Tuesday Sept 17, 2013
Breakfast on the outside terrace of our hotel was lovely, and I met a British couple who were also traveling in Sicily for ten days. I like meeting other English-speaking tourists in Italy and find it interesting to hear their perspectives on travel here.
By 10:30 Rick, Monica, and I were on the road, planning to spend the day in the once-Greek city of Siracusa. I have never been here and was eager to see the ruins and amphitheatre I have only read about. Driving out of Catania was once again nothing short of chaos, and we arrived in Siracusa at 11:15. From a tip I read in my guide book, I suggested we park in the Talete parking garage at the end of via Trieste. We deposited some coins in the meter and printed out our ticket. It was a short walk to Ortigia Island, the historic center of Siracusa. An Italian Twitter friend, Alfredo Vinci, who grew up there, suggested that Ortigia is a must-see, so I was thankful for the information.As soon as we crossed the bridge we found the ruins of the Temple of Apollo. I always think it is amazing to see structures that date back so far in time, this one to the sixth century BC. Incredible.I loved wandering around the narrow alleys of Ortigia, noticing how old most buildings were, and wondering about the lifestyle there today. At one point I saw a woman on a third-story balcony lowering a basket from a rope down to street level, where someone deposited an item in her basket, and then she raised it back up to retrieve whatever it was. Almost like stepping back in time here. Many places here seemed to be in disrepair, and I assumed that the money is just not available to correct the problems.
We met some American tourists who were leaving, and gave us their map, which was helpful to find the Piazza del Duomo, which I understood to be the one of the most beautiful baroque piazzas in Sicily.On the way, in Piazza Minerva, we stumbled upon a modern restaurant with a Greek name, Kaos, and we were hungry, so we stopped and had a delicious lunch of pizza margherita and insalata mista.
A block away was Piazza del Duomo, and I was impressed by how white the buildings were and how clean the piazza was. Truly a beautiful piazza and the cathedral dominated with its magnificent façade. At one time this was the ancient temple of Athena, and the original Doric columns can still be seen. How beautiful, both inside and out. Totally worth the two euro fee to enter. Afterward I could hear live accordion music near the other church here, the Church of Santa Lucia. We walked along the water and experienced beautiful views, including a park and a marina.Before we left Ortigia, I wanted a gelato, and on the recommendation of Alfredo, we stopped in at Bar Apollo, across from the Temple of Apollo, and asked for Paolo. A very friendly gentleman with a warm smile introduced himself as Paolo, and I told him his friend Alfredo sent me. In Italian, Paolo explained that he knew Alfredo since childhood and they were like brothers. He could not have been any nicer, recommending pistachio and nocciola (hazelnut) gelato, which of course sounded good to me. Rick and Monica wanted only water, so we sat outside on this warm September afternoon enjoying the ambience and a little break. Paolo refused to allow us to pay for anything, and then posed for a photo at my request. Thank you, Paolo and Alfredo.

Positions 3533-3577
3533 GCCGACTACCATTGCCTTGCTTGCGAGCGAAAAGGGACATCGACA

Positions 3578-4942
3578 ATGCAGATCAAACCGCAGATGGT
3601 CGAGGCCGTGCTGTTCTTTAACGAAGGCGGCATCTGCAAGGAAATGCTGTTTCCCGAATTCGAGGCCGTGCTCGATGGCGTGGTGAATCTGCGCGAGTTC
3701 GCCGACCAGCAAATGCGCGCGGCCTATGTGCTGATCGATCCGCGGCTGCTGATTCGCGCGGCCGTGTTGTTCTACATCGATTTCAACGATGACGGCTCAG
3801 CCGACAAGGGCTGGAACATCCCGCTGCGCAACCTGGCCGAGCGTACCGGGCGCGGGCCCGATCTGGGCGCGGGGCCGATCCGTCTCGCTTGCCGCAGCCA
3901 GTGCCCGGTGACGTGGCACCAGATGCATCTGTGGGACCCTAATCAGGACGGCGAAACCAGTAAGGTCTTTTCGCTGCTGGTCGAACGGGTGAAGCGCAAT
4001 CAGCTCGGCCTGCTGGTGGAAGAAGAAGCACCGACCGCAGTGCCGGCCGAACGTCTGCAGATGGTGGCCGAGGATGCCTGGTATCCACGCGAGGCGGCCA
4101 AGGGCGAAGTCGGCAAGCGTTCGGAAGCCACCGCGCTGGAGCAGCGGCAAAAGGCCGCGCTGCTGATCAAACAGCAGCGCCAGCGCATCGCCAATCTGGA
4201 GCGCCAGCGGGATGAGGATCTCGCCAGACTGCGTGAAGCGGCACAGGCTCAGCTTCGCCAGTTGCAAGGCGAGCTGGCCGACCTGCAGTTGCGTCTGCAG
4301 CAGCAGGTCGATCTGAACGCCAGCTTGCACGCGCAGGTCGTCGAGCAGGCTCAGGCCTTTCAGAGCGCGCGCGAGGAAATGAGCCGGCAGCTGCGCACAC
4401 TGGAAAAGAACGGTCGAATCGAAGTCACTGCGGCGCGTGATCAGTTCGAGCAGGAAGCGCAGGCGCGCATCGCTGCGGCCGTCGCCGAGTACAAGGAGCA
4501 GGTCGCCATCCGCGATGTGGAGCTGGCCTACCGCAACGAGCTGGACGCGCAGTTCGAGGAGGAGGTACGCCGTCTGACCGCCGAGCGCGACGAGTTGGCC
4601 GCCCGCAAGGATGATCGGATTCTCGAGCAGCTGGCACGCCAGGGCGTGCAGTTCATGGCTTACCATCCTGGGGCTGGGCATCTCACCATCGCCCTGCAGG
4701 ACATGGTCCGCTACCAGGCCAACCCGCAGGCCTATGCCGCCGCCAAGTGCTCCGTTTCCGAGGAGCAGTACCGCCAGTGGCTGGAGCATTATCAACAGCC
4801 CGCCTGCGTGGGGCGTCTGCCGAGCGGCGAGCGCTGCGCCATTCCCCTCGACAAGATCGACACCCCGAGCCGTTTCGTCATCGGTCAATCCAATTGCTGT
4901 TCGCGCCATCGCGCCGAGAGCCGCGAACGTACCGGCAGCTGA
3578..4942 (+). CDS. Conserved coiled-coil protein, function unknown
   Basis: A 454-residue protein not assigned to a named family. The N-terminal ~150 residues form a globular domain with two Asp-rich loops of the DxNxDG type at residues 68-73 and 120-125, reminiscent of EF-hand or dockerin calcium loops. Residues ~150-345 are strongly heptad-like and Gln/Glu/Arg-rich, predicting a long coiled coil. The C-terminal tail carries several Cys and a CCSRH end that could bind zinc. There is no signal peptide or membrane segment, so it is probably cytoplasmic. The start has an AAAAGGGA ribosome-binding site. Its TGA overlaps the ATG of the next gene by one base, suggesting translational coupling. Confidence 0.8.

When we returned to the parking garage, we found that our rental car had been damaged with a dent in the right front fender and deep scratches. Naturally, the three of us were upset, and the great day we were having, all of a sudden, was no longer so great. How could someone do damage to another vehicle and take no responsibility? No note was left. Even though we have insurance on the car, since it is mandatory, there still is a deductible of up to 1000 euros, for which we could be responsible.
So we move on now to another section of Siracusa, where the Greek amphitheatre is located. Too far to walk, we drive to the Greek Amphitheatre and pay the entrance fee to witness this ancient marvel from Greek times. Originally built in the fifth century BC, it was reconstructed two centuries later. Built right into the rock, what remains of the amphitheatre is quite impressive, as many of the original fifty-nine rows of seats are still present. At one time the theatre held 15,000 spectators.After some time here we drove back to Catania, again in the crazy traffic, and were back by six. We decided to have dinner at Pagano Restaurant behind the hotel, as it had been highly recommended for typical Sicilian food. The rigatoni pomodoro and caprese salad were delicious.
After a Skype call and Face Time back home, the three of us called it a day.